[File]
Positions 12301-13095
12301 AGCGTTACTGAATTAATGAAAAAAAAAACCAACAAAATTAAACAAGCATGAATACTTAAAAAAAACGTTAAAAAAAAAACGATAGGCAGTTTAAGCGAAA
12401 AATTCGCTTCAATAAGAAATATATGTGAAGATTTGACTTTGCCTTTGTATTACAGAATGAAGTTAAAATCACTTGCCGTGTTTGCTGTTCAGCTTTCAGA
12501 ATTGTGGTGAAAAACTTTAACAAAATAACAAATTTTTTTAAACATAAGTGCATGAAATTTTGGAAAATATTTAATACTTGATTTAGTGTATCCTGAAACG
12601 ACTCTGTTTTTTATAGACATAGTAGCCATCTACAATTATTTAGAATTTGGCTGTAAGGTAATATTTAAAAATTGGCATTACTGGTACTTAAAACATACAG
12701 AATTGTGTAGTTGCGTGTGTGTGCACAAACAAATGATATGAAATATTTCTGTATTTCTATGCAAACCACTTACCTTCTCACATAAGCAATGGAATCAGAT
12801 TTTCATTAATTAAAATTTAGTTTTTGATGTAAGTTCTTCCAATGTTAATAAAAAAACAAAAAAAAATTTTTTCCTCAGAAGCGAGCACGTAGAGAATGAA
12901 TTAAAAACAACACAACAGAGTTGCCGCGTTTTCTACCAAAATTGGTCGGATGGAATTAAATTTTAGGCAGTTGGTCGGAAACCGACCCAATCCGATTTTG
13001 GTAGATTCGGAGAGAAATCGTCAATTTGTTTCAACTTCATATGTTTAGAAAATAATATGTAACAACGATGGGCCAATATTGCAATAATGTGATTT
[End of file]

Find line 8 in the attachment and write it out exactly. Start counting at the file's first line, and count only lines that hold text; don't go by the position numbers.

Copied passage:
12901 TTAAAAACAACACAACAGAGTTGCCGCGTTTTCTACCAAAATTGGTCGGATGGAATTAAATTTTAGGCAGTTGGTCGGAAACCGACCCAATCCGATTTTG